By Jared Chausow
By Katie Toth
By Elizabeth Flock
By Albert Samaha
By Anna Merlan
By Jon Campbell
By Jon Campbell
By Albert Samaha
Gabriella and Brianna enter rooms like two Tasmanian she-devils. That's how it happens one Tuesday at E Squared Café, a strip-mall hookah bar masquerading as a bubble-tea outpost that a Yelp reviewer insists "doesn't belong in S.I." It's only a few blocks from where the DeBartoli sisters live with their father and stepmother, tucked in Page Avenue's Tottenville Shopping Center, and B&T filmed here frequently last summer. A little past 6, the only customers are an afterschool crew of acne-blotched teenagers taking turns with a rented water pipe. But then 21-year-old Gabby enters—stunning, with thick red lips and a beauty mark—and immediately starts shouting about how her knee-length boots are stuffed. She's talking so fast its impossible to keep up, and 20-year-old Brianna starts laughing, and holy crap, their arrival is like a human helicopter landing. Without looking at the menu, they order green-tea smoothies, which will arrive with no charge. "It's sweet and it's yummy wit' whipped cream!" Gabriella shouts after the attendant, as he shuffles off.
"So much for a diet," Brianna says. After this, she is headed to the gym. "It's still a diet as far as I'm concerned," insists Gabriella, who recently prepped for bathing-suit season by eating only 500 calories a day for a month.
"Your boobies look really big," Gabby says admiringly.
"Oh, it's the Victoria's Secret!" Brianna replies.
"I'm a very honest person," Gabriella likes to say, and she is. Within 10 minutes of our first meeting, Gabriella wants it known that she's a huge prude. "I date a lot of people, don't get me wrong. But literally, that area"—she says, pointing at her crotch—"was touched twice by serious people." Less than five minutes later, she clarifies why she might be talking funny. "I had my lip done for the first time—I tried, like, injections—and if I'm talking like an asshole, I apologize." This was all in one breath.
Brianna cracks up. "Usually when people get their lip injected, they don't want anyone to know, but—"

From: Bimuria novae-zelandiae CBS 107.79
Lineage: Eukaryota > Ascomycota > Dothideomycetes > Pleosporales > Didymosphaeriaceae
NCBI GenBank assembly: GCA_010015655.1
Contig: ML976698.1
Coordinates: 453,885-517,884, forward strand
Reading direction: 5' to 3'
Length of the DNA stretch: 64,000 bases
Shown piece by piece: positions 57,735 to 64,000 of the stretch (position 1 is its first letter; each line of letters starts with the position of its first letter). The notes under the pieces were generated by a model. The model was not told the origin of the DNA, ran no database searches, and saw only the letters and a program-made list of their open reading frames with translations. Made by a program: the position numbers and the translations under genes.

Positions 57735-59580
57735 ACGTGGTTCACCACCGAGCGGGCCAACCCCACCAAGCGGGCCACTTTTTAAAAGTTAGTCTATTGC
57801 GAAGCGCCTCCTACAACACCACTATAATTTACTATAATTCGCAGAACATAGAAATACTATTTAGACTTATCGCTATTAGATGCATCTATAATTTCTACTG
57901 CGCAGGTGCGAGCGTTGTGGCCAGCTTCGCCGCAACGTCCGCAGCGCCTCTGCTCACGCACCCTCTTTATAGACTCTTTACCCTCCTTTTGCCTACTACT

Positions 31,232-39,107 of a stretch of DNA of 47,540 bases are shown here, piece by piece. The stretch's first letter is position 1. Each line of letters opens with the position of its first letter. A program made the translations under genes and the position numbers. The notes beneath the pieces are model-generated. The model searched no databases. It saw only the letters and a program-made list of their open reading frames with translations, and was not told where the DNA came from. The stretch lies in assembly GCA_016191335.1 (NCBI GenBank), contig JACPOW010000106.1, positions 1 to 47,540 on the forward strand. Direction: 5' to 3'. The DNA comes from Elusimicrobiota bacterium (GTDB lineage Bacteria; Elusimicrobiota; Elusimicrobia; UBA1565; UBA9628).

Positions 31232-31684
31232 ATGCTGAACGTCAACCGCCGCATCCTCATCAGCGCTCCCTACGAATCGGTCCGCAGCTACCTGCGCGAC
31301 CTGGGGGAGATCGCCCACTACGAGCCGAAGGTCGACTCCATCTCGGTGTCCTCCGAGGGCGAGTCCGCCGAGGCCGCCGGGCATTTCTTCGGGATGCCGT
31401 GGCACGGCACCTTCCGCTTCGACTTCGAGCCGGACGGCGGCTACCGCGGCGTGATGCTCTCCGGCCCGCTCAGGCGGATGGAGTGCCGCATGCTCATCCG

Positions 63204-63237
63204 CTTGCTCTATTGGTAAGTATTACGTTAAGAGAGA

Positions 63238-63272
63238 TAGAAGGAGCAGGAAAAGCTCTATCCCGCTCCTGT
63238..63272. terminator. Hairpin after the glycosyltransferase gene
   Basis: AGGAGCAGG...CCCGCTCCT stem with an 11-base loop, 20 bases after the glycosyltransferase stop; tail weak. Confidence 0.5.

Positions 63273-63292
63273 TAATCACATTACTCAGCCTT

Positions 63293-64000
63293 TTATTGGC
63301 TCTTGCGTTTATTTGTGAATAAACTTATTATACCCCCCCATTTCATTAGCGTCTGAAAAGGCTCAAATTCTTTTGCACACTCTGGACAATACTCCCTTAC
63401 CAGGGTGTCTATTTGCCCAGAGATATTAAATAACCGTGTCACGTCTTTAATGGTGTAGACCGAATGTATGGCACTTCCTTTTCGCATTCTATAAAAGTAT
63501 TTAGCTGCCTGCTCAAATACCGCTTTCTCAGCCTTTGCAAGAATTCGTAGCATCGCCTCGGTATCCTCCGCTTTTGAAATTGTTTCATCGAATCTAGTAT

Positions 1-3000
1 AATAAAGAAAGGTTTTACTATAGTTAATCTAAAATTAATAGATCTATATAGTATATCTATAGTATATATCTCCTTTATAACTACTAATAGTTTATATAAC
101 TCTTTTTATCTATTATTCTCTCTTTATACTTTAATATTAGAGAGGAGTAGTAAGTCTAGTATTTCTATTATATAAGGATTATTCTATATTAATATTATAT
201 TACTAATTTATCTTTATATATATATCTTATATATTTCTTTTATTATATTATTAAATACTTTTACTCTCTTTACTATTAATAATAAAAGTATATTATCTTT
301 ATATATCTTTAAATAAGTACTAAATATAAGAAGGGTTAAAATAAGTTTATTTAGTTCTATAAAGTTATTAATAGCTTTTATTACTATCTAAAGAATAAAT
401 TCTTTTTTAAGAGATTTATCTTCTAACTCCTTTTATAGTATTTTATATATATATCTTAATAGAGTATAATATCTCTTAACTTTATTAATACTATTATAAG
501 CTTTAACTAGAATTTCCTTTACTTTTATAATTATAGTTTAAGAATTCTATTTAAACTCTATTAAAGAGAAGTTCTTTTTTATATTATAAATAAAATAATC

"I'm crazy, that's all right," her sister interrupts, waving it off. "I'll tell the world. This guy I'm dating, I told him too, I have no problem with it. He's the only person I told for a while. Anyway, another thing—"
This also concerns her mouth, specifically what it can discuss. None of the 10 contracted Bridge & Tunnel cast members are allowed to talk about the show. (Thankfully, Staten Island is small, and there were many witnesses.) They've signed enormously binding contracts, legal documents that seemed to be written in another language but that they accepted anyway, and they can't address those either. [See an example of a Real World contract here.]
Fortunately, other people can. Joseph Melillo, a 24-year-old general assignment reporter for WENY-TV in Elmira, was offered a role in Real World XXIII: Washington D.C., but declined once he read the contract. "My image, my life story—all that was theirs," the Trinity College grad recalls. Melillo also has Crohn's disease, and if he had agreed to the paperwork, he would've lost his HIPAA privacy rights. MTV would've had complete freedom to exploit his medical history.
Producers urged him to rethink, so his lawyer emailed modification requests for 36 of the hefty document's 250 stipulations. The network came back with one change. Under the original proposal, the crew could enter Melillo's childhood home and take memorabilia for the show at any time. With this change, Joe's mom could "say no if she was home."
When Brianna got the magic phone call, she was at the mall, working at a dog ID-tag stand. You can quit your job! the voice on the other end cheered. Your life is going to change! MTV bought the pilot! "I was going crazy in the middle of the mall, screaming! And everyone's looking at me like I just found out I'm pregnant." (Another MTV show entirely.) Brianna would continue as a focal point of Bridge & Tunnel as it unfurled in May 2010, as would on-off boyfriend Timmy, Robby the dancer, and fashionista-hopeful Alycia. But other supporting characters who'd been involved during the 18-month gestation period had moved, dropped off, or proved themselves unable to withstand the rigors of full-time filming, so new subjects were also recruited.
There was Jimmy Gambardella, one of Robby's dancer friends who'd been a hired-gun party motivator since he was 12 or 13. ("Everybody thinks I'm older," he brags, confessing that when he first started, "I was in my glory days.") Jimmy toiled at a construction job during the week, aspired to be an actor or a model, and boasted the nickname Dilla, given by girls in his neighborhood. "When I was drunk, I dropped my pants and so they called me big, ah, Dilla." There was Gabby's ex, Joseph Bonomo, a soon-to-be law student who'd been invited to audition when casting directors heard he had his own anthem, written by a friend, spoofing the Nickelback song Rock Star. There was Tim's friend Marykate and another girl, Jessica, and Brianna's cousin Angelo, who wasn't contracted, but proved to be so charismatic that producers kept asking him to film with the cast. (The boob-bong in the trailer was his; he's drinking from one of the nipples.)